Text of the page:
With the power to drastically increase efficiency in all areas of the supply chain, it’s important brands are exploring the benefits of AI. Here are four examples of how AI can benefit your supply chain.
- It’s estimated that supply chain firms could gain $1.3 to $2 trillion a year from using AI.
- Machine learning has the ability to quickly discover patterns in supply chain data by relying on algorithms and constraint-based modeling to find the most influential factors.
- The increasing popularity of chatbots is making it harder to ignore how AI is helping shape not just the daily logistics but also the B2B marketing landscape and operational procurement for supply chain industries.
Artificial intelligence is not simply affecting supply chain management, it is revolutionizing it.
With the power to drastically increase efficiency in all areas of the supply chain, McKinsey estimates that firms could gain $1.3 trillion to $2 trillion a year from using AI in supply chain and manufacturing.
Here are 4 examples of AI and how it’s changing supply chain management for the better.
1. Autonomous transport
There’s nothing more exciting than the field of autonomous transport for SCM. We’ve all known for many years that driverless trucks have major potential to affect supply chain management and logisitics.
We aren’t there yet – and “anyone employed as a driver today will be able to retire as a driver” — but if autonomous trucking can be developed to its potential, the technology would effectively double the output of the U.S. transportation network at 25 percent of the cost.
The conversation is no longer simply talking about vehicles on the road either. Google and Rolls-Royce recently partnered to build autonomous ships too.
2. Final-mile delivery route efficiency
One doesn’t have to have a driverless vehicle, however, to use AI to optimize delivery logistics.
For example, in the “devilishly complex” task of delivering 25 packages by van, the number of possible routes adds up to around 15 septillion (that’s a trillion trillion).
That’s where route optimization software and AI-powered GPS tools like ORION — which UPS uses to create the most efficient routes for its fleet — are making their mark. With ORION, customers, drivers and vehicles submit data to the machine, which then uses algorithms to creates the most up-to-date optimal routes depending on road conditions and other factors.
And there are also other autonomous entities out there besides cars, trucks, and ships. Robots using LIDAR technology are now being used to deliver items in crowded city environments. For example, Marble’s robots deliver medicine, groceries, and packages, and they also track their routes and the condition in order to continuously improve delivery for the next time. Additionally, last-mile solutions with drones continue to be explored due to their ability to move quickly and bypass almost all ground-level obstacles.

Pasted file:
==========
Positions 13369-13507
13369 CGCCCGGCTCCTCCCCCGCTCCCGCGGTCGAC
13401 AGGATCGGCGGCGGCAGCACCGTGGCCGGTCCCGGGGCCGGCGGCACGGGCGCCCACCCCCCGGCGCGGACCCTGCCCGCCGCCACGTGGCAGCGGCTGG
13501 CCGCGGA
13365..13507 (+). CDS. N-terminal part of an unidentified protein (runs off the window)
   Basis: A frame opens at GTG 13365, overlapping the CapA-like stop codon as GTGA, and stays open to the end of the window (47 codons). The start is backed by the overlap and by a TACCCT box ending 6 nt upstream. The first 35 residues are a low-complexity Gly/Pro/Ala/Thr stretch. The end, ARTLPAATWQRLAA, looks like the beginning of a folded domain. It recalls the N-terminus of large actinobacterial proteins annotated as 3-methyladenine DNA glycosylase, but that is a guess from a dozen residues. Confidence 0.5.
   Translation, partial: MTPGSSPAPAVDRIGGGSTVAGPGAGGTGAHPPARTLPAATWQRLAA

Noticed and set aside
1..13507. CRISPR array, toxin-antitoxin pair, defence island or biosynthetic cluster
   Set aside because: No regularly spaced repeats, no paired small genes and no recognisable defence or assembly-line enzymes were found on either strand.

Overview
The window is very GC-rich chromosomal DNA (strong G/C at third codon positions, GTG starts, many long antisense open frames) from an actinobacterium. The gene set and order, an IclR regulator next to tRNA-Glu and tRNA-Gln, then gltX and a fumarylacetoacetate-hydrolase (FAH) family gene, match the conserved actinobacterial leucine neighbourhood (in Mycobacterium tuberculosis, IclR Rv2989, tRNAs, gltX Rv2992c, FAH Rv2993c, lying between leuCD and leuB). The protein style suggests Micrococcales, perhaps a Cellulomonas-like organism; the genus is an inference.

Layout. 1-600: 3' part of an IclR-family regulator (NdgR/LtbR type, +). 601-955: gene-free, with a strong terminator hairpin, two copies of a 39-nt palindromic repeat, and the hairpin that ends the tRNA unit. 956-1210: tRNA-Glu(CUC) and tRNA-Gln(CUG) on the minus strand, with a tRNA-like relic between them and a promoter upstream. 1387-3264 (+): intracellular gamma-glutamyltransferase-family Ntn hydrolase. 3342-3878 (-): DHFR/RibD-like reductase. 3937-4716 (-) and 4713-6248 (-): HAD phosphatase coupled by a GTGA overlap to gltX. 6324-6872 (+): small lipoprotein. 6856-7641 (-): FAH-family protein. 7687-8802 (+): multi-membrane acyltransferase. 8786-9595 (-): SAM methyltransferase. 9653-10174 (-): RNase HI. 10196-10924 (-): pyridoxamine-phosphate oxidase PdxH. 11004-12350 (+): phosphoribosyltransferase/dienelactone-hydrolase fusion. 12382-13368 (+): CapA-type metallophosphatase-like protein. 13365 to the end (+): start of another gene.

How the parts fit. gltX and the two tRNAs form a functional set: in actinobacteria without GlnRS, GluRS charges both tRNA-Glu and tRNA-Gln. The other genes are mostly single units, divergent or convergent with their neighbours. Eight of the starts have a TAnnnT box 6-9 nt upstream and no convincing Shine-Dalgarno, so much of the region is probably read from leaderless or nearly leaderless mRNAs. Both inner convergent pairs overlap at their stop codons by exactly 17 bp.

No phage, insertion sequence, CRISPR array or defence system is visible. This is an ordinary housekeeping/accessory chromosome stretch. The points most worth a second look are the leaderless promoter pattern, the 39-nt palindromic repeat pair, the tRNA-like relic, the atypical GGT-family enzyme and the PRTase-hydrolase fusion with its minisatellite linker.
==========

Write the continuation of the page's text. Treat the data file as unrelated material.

3. Demand forecasting, particularly for warehouse management and SCM strategy
Machine learning has the ability to quickly discover patterns in supply chain data by relying on algorithms and constraint-based modeling to find the most influential factors. This ability to find data patterns without human intervention has applications in EVERY aspect of SCM, but demand forecasting is a particularly influential component beneficiary.
Warehouse management and SCM strategy rely heavily on correct supply, demand, and inventory-based management. Forecasting engines with machine learning offer an entirely new level of intelligence and predictive analysis of big data sets that provides an endless (and constantly self-improving) loop of forecasting, overhauling the way we manage inventory and the way we create new strategies for our industries.
4. Chatbots for marketing and operational procurement
The increasing popularity of chatbots is making it harder to ignore how AI is helping shape not just the daily logistics but also the B2B marketing landscape and operational procurement for supply chain industries.
A chatbot is a computer program that simulates human conversation using auditory or textual methods. It communicates with your customer inside a messaging app, like Facebook Messenger, and is similar to email marketing without landing in an inbox. Mimicking a human conversation, chatbots currently allow for increased customer engagement through messaging app technology that isn’t yet saturated with marketing. They are just one of the many ways to integrate AI and marketing.
There’s so much more than these 4 examples to consider when discussing AI and the supply chain: prediction of delivery arrival times to the warehouse and to the customer, cargo sensors, automated purchasing, financial applications…the list literally may be endless.
Choosing what to focus on for this article, and more importantly, for all supply chain and logistics businesses, is a tough decision, but one thing is clear: in the “arms race” to leverage AI in SCM, some will come out on top and some will be left behind.
About author Frank Cavallaro
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